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H. Yamada, Y. Chen, K. Kashiwagi, Y. Suzuki, M. Araie; Lomerizine, a Ca2+ Channel Blocker, Reduces Hypoxic Damage in Purified Retinal Ganglion Cells . Invest. Ophthalmol. Vis. Sci. 2003;44(13):3595.
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© ARVO (1962-2015); The Authors (2016-present)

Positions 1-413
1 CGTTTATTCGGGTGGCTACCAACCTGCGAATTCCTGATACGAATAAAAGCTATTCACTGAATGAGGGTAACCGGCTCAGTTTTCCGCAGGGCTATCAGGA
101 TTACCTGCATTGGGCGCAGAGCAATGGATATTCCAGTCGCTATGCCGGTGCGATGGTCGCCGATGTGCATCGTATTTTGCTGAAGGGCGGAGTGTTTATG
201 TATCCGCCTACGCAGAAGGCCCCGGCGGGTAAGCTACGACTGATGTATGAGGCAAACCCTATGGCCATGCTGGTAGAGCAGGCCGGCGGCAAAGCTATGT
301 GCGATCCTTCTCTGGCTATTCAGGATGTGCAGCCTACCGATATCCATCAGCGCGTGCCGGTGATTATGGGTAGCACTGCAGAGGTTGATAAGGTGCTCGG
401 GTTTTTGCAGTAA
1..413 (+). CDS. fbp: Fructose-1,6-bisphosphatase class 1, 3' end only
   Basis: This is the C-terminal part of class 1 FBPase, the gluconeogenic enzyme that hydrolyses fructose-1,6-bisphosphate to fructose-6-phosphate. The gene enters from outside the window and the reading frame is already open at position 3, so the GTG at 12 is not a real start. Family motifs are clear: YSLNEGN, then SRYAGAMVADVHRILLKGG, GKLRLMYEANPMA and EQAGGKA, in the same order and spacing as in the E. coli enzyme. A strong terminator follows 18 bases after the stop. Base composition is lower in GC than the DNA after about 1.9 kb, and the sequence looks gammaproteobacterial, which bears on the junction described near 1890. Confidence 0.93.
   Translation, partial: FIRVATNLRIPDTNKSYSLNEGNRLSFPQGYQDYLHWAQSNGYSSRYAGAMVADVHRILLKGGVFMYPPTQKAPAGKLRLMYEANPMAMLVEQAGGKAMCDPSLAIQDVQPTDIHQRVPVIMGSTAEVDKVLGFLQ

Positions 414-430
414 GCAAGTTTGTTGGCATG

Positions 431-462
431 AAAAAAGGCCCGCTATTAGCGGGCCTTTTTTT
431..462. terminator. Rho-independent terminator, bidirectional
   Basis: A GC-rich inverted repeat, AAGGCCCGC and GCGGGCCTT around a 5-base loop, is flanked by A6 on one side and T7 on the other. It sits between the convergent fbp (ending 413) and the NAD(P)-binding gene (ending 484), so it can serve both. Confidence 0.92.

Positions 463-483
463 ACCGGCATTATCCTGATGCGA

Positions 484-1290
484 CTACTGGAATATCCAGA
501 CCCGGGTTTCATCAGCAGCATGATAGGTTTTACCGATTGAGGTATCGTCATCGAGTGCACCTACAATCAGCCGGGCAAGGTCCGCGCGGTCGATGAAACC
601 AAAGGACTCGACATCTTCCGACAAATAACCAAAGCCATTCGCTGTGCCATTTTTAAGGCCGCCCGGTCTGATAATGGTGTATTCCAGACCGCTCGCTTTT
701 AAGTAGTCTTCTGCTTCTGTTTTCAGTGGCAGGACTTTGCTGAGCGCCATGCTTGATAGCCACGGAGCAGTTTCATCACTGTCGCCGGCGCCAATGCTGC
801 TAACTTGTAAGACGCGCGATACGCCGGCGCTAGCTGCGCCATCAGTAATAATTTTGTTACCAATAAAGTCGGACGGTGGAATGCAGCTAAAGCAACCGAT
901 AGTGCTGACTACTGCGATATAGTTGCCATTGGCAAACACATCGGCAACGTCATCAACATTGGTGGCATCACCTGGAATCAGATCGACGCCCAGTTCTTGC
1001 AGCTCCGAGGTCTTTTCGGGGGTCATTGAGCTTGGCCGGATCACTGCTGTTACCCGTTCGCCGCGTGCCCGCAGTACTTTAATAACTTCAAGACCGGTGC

Purpose: Lomerizine, a Ca2+ channel blocker, is an antimigraine drug. It is not associated with any significant abnormalities in blood pressure or pulse rate, and selectively increases cerebral blood flow. We evaluated the neuroprotective effect of lomerizine on the hypoxia-induced retinal ganglion cell death using purified rat retinal ganglion cell cultures. Methods: Purified retinal ganglion cell (RGC) cultures were obtained from retina of 5- to 7-day-old rats accoding to two step immno-panning procedure. RGCs were cultured under hypoxic condition(5% O2, 5%CO2, 37°C) for 12 hours. Lomerizine (0.01-1µM) and nimodipine(0.01-1µM) were added to the medium. The viability of the cultures was assessed by counting the number of the viable cells. Results: The viability of RGC cultures after 12 hours of hypoxia was 44.0%+/-4.5% without drug treatment. The viability increased in a dose dependent fashion with exposure to lomerizine (0.01µM:45.0%+/-3.8%; NS, 0.1µM:50.6%+/-4.1%; p<0.1, 0.01µM:60.2%+/-5.9%; p<0.05, n=7) and nimodipine(0.01µM:49.3+/-1.5%; p<0.1, 0.1µM:53.0+/-2.4%; p<0.05, 0.01µM:55.4%+/-3.9%; p<0.05, n=7). Conclusions: Lomerizine protects RGC against hypoxia at least partly through a mechanism unrelated to its vasodilator effect. Lomerizine reduces RGC hypoxic damage, presumably through a Ca2+ channel blocking effect by an action that may involve a direct protection of RGC.
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